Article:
Ease of Living Index: Despite edge, Greater Mumbai gets middling score
The country’s financial capital has ranked eighth in terms of economic ability in the Ease of Living Index released by the Central government’s ministry of housing and urban affairs. According to the report, which was released on Thursday, seven cities, including two from Maharashtra, have higher levels of economic development and opportunities than Mumbai.
The parameter on economic ability looks at the level of economic development in a city, the economic opportunities it offers and the inequalities encountered by citizens in terms of economic development. The parameter has a weightage of 15% in the overall ranking, in which Mumbai has ranked 10th. According to the Ease of Living Index, the country’s “economic ability is the worst performing amongst all the pillars, with an aggregate score of 13.17”.
In terms of economic ability, among cities with populations of over a million, Mumbai has scored 32.12 on a scale of 100, falling behind cities like Pune (ranked 3) and Thane (ranked 5), which have scored 48.8 and 40.52 respectively. Topping the list is Bengaluru with a score of 78.82, followed by Delhi (50.73), Pune (48.88), and Ahmedabad (48.19). The Ease of Living Index also observed that urban growth lags in cities as the centres of economic activities have been limited to industrial hubs “that have traditionally developed as pivots of finance and services”.
While Mumbai’s score is above the national average score of 13.17, the country’s financial capital being ranked eighth comes as a surprise and may be an indication of problem areas in terms of its urban infrastructure. Dhaval Desai, vice president, Observer Research Foundation, said, “It is a surprise to know Mumbai has been ranked so low in terms of economic ability. However, this report is a mirror to Mumbai, that it is failing to attract young talent owing to the poor quality of life and unaffordable housing.”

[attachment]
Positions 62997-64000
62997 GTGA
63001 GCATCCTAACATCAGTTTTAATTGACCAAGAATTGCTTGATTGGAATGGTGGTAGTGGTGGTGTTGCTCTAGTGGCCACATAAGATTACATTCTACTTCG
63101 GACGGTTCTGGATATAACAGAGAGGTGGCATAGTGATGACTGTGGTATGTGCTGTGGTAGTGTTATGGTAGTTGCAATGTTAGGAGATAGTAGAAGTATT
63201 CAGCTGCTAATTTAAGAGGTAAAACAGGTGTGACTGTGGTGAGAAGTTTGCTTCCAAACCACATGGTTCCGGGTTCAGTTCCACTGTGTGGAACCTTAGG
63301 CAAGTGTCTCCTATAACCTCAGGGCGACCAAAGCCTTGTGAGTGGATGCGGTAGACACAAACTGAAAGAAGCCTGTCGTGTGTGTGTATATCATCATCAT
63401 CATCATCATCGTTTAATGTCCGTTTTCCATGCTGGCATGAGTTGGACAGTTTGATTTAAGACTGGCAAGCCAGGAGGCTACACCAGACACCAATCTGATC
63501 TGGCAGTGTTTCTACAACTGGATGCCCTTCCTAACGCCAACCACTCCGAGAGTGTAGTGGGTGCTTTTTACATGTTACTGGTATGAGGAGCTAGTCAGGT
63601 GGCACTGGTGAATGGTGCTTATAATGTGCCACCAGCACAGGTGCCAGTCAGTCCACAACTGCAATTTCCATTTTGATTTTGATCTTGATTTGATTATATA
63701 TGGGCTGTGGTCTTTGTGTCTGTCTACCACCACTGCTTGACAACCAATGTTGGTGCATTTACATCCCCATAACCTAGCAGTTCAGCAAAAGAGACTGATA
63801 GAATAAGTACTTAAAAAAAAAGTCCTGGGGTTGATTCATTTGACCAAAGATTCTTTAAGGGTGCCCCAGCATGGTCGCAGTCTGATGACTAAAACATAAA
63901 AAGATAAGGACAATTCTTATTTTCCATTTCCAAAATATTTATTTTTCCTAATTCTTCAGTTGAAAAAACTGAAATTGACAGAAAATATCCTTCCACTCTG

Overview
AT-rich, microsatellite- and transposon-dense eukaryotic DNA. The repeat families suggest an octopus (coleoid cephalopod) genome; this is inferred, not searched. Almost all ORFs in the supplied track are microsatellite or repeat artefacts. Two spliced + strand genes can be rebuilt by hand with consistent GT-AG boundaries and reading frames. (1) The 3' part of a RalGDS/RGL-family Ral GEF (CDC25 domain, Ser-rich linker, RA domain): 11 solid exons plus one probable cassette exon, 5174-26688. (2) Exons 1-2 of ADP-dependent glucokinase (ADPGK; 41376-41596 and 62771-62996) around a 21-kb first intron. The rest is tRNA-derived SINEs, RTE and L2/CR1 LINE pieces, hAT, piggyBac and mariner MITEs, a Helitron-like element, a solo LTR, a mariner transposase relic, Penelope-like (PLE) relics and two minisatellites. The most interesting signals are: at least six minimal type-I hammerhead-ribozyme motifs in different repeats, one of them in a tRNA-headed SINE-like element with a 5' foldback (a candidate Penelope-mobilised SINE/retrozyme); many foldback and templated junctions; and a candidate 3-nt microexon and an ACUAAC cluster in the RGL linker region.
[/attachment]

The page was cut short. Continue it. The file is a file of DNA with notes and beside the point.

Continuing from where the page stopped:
Experts pointed to housing, high cost of living and traffic congestion as some of the factors that may have contributed to Mumbai’s low ranking. Madhav Pai, executive director, World Resources Institute (WRI), India Ross Centre, said, “While we have to look at the indicators, it is very clear that Mumbai is not able to attract talent because housing and commute are major issues. While the Metro network will solve one of these issues, housing is something that needs to be looked at seriously.”
Among the factors worth noting is the wide range of economic activity in Mumbai, with industries from various formal and informal sectors — ranging from manufacturing to services — having thrived in the city. Pankaj Joshi, executive director, Urban Design Research Institute (UDRI), pointed out that it isn’t clear exactly how the Ease of Living Index has computed its scores. “If we look at per capita tax collection itself, Mumbai will have an edge over other cities. The ministry needs to be more transparent on the basis of these rankings,” said Joshi.
Aaditya Thackeray, state environment minister and guardian minister for Mumbai suburbs, told HT in a text message, “We are working on upgrading ease of living.” He also said that he believed “ease and joy of living in Mumbai is actually the highest, irrespective of the norms for this ranking”.
While the Mumbai Metropolitan Region Development Authority (MMRDA) has previously said it is working towards increasing job opportunities in the city and the metropolitan areas with growth hubs and increased connectivity, metropolitan commissioner RA Rajeev said he did not wish to comment on the report.